Do you have any horror stories from your Eid celebrations or any festivities? Feel free to share in the comment section.

Friday Foods: Tumeric Chicken

One of the things that I love about Dude is that he cooks and loves to experiment with spices. One of the latest things that he came up with is Tumeric Chicken. This recipe is very different from mine but I have to say, his recipe tastes so much better. Though that could just be because I was hungry when he served the chicken for dinner.

Dude has awesomely given me the recipe to his chicken and even pictures to go along with it.

2 tbs tumeric powder
2 tbs black pepper
4 tbs coriander seeds, ground in a mortar and pestle
2 tbs chili flakes
2 tbs vegetarian oyster sauce
4 tbs Thai fish sauce (nam pla)
900g chicken


Mix everything but the chicken together, for the marinate

marinate spices

Poke holes into the chicken skin side with a fork. The chicken should be clean and dry before adding it into the marinate. Mix well and marinate it for as long as you want.


In a non-stick pan, without using any oil, put the chicken in, with the skin side down. The fat will render out and you won’t need to add any oil at all. If you want a crispier skin, remove the oil from the pan and place it skin side down in the pan to crisp up.

Serve it with rice or porridge or you can make it into a sandwich.

The marinated chicken can be kept in the fridge for up to a week.

Hipstamatic App Experiment: Outdoors, Under Sunlight

Also taking using Hipstamatic, just for the heck of it.

I know that the Hipstamatic app has been around for a while and I’ve read about it almost everywhere. So when I finally sold a little more of my soul to the great, big fruit got on the iPhone bandwagon, I bought to app but due to a relatively busy time since I bought it, I haven’t gotten around to trying it out as much.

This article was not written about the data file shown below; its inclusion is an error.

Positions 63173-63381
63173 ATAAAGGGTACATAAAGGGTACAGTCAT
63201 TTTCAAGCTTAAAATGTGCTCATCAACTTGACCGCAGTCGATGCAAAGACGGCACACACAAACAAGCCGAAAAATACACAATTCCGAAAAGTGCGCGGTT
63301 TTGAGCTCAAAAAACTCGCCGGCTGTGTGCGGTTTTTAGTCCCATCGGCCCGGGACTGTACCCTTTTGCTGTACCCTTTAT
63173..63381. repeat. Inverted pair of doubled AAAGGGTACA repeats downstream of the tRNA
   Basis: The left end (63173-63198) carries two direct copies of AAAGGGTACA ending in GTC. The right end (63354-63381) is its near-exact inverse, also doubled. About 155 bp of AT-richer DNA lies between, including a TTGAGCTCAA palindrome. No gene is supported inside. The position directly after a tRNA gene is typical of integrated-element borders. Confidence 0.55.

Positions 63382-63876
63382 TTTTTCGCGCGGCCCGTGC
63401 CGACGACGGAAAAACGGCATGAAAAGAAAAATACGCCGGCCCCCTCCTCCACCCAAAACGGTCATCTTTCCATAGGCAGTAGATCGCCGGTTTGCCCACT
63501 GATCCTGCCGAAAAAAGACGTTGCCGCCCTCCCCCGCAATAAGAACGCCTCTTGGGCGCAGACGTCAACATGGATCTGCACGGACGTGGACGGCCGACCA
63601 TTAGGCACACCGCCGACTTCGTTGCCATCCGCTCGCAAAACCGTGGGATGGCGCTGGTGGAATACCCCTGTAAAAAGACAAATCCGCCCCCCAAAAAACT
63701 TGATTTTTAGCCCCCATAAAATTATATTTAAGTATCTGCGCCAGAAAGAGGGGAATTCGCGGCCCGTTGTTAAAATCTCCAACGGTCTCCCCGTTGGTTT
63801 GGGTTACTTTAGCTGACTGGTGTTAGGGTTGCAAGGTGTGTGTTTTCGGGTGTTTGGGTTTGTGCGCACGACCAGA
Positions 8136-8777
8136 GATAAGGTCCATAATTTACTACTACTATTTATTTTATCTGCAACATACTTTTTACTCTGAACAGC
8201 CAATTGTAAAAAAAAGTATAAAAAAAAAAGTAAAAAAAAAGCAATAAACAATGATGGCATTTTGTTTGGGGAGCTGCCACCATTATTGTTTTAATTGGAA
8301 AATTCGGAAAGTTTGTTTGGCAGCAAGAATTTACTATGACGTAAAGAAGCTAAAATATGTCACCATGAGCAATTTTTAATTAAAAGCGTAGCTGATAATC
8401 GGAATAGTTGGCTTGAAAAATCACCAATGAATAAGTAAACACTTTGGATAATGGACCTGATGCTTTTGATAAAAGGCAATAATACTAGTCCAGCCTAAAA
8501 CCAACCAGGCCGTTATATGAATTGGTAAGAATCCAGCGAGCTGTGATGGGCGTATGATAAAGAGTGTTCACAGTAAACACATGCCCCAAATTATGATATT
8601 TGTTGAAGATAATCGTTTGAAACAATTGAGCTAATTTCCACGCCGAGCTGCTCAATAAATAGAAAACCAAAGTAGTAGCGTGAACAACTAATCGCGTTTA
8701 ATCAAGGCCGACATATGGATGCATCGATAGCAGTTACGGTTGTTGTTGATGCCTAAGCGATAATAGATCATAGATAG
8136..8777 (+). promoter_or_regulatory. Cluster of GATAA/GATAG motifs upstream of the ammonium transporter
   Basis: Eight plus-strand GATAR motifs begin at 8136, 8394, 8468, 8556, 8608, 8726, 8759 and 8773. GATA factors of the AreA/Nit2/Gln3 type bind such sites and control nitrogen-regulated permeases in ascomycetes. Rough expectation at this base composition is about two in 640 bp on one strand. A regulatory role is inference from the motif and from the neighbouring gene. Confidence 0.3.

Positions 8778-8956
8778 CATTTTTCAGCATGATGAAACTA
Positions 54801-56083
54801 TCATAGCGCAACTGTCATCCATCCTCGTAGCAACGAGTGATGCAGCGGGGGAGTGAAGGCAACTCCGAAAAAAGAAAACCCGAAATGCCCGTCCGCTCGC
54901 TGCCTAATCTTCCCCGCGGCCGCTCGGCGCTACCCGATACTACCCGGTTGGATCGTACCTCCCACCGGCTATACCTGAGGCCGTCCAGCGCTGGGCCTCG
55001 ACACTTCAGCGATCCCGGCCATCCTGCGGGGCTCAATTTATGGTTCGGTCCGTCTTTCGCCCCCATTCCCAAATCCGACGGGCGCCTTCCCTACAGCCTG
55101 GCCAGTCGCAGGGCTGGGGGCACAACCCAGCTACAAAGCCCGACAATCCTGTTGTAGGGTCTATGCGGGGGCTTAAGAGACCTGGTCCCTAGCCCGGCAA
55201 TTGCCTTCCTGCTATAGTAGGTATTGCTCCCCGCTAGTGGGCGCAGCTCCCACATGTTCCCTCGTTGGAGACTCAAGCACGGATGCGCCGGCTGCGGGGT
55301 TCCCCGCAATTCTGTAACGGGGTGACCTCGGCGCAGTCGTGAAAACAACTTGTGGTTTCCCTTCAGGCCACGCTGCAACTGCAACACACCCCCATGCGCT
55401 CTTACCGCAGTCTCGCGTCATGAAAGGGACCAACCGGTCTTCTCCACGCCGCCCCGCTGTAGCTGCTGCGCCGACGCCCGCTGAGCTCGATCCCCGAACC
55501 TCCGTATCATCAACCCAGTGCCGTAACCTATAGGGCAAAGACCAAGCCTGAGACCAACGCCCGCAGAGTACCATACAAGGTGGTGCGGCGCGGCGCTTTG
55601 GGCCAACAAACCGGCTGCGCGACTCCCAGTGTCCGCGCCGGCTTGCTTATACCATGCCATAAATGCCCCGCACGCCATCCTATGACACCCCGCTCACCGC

Even though I’ve only gotten the basic pack, it still comes with 3 different types of film rolls: Blanko, Ina’s 196, and Kodot XGrizzled, 3 different flashes: Standard, Dreampop and Cherry Shine, and 4 lens types: John S, Jimmy, Kaimal Mach II and Buckhorst H1.

With all these different settings, I have no idea which setting to use that’s when I decided that I needed to experiment a little. I took a walk during lunch and snapped some pictures with different films and lenses, using the natural sunlight just to see what happened.

Here are the results.

The set of pictures below are taken using the Blanko film. Clockwise from the top right hand, I used the John S, Jimmy, Kaimal Mach II and Buckhorst H1 lenses.

small Blanko John Ssmall Blanko Jimmysmall Blanko Kaimal Mach IIsmall Blanko Bockhorst H1

The set below is taken with the Ina’s 1969 roll, and with the same lens types. Ignore the little shading thing at the top of some of the pictures. I didn’t realise that my fingertip was covering the

small Ina's 1969 John Ssmall Ina's 1969 Jimmysmall Ina's 1969 Kaimal Mach IIsmall Ina's 1969 Bockhorst H1

This was taken with the Kodot XGrizzled film, and the same lens types.

small Kodot XGrizzled John Ssmall Kodot XGrizzled Jimmysmall Kodot XGrizzled Kaimal Mach IIsmall Kodot XGrizzled Bockhorst H1

I love how the different lenses casts different filter effects on the pictures. It’s really interesting how different the pictures turn out. However, to my eye, I don’t see any difference between the different film types. If there is, maybe my plebeian eyes just can’t see it.

Since the app has the option of using flash and also, different types of flash, I’m going to have to do another experiment just to see what happens.

If you are a Hipstamatic user and have some tips for me, feel free to leave a comment.